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Is Baby Powder OK for my Baby?

woman applying dry shampoo on her hairBaby powder has been used for such a long time as part of baby diapering care to prevent diaper rash. With all that has been in the news over the past one to two years, you may wonder, “Is baby powder OK for my baby?”

The talc in baby powder is what causes concern for baby powder use. Baby powder’s traditional use in baby care is with diaper changes to prevent diaper rash.

There has concern regarding a possible link between talcum powder and cancer. In recent news, there have been many lawsuits against Johnson & Johnson regarding one of their products that contains talcum powder (without asbestos) and that is commonly used in a woman’s genital area. There are 2 forms of talc – one containing asbestos and one without asbestos. The talc that is used in cosmetic products such as baby powder and women’s products is talc without asbestos. According to the American Cancer Society, the primary concern is whether individuals exposed to the talc mineral such as talc miners are at higher risk of lung cancer as a result of breathing the talc mineral (with asbestos) in. The talc that miners are exposed to can have bits of asbestos in them, and asbestos has been linked to lung cancer. Currently, the American Cancer Society notes that no increased risk of lung cancer has been reported with consumer use of talcum powder.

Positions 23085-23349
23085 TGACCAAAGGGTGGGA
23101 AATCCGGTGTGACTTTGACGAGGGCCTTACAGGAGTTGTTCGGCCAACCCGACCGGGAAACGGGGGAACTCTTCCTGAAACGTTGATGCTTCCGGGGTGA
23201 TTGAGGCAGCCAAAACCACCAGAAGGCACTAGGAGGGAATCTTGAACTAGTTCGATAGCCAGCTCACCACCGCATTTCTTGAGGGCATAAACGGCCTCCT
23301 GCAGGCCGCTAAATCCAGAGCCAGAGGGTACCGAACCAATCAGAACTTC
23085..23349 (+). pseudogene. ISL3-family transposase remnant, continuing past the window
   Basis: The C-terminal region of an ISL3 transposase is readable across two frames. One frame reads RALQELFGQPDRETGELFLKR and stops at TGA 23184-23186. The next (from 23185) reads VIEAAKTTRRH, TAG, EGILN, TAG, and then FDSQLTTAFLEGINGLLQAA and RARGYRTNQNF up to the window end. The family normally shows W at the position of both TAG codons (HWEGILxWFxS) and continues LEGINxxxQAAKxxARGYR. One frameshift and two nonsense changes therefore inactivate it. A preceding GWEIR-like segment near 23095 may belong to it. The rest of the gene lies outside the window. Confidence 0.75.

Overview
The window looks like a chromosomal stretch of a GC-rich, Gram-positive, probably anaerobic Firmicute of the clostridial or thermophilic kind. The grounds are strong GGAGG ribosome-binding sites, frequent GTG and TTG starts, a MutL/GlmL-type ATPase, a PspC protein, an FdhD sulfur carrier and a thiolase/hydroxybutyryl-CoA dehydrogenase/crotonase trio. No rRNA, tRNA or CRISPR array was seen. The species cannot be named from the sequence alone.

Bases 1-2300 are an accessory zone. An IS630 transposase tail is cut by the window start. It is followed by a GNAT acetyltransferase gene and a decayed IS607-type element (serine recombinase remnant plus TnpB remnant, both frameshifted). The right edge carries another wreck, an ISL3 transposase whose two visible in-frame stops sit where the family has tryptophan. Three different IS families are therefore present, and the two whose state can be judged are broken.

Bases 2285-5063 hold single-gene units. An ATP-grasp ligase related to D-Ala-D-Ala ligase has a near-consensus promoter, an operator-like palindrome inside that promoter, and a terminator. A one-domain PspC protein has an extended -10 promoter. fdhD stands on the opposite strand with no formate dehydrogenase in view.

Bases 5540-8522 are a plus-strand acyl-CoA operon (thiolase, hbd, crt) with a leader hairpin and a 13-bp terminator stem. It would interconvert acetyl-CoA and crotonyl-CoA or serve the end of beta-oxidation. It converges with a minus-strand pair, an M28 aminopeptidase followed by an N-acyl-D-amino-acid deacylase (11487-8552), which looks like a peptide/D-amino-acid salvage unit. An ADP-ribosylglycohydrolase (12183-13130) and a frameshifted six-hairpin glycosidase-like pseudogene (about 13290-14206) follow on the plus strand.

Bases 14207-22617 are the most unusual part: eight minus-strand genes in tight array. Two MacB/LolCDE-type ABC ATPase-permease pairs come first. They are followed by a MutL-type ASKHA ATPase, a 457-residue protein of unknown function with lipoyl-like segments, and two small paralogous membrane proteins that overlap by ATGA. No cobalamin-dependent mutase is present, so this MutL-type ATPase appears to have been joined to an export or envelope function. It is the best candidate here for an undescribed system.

The question of ovarian cancer risk among women who use talcum powder has not been settled, because some studies have shown a small increased risk while other studies have shown none. Currently, the American Cancer Society advises that women may want to avoid or limit the use of talc-based products.

Now, let’s bring up the question again- Is it OK to use baby powder on my baby? The American Academy of Pediatrics does not recommend using baby powder because of the respiratory risk that the talc poses. The talc-based powders are made of fine particles that can be inhaled, resulting in respiration irritation, inflammation, and chronic respiratory issues due to granuloma formation. Powders with the larger particle-sized cornstarch are thought to be safer but these powders can cause similar respiratory issues if inhaled. Premature babies or babies with underlying medical issues, such as asthma, should avoid any baby powder. If your baby is healthy and you want to use a baby powder, apply the powder on your hands first away from your baby. Apply the powder (avoiding the baby’s head) and wipe away any excess powder after application.

You can avoid baby powder use all together. In place of baby powder to prevent diaper rash, you can use creams or ointments with zinc oxide. These products will serve as barrier protection to prevent the dreaded diaper rash.

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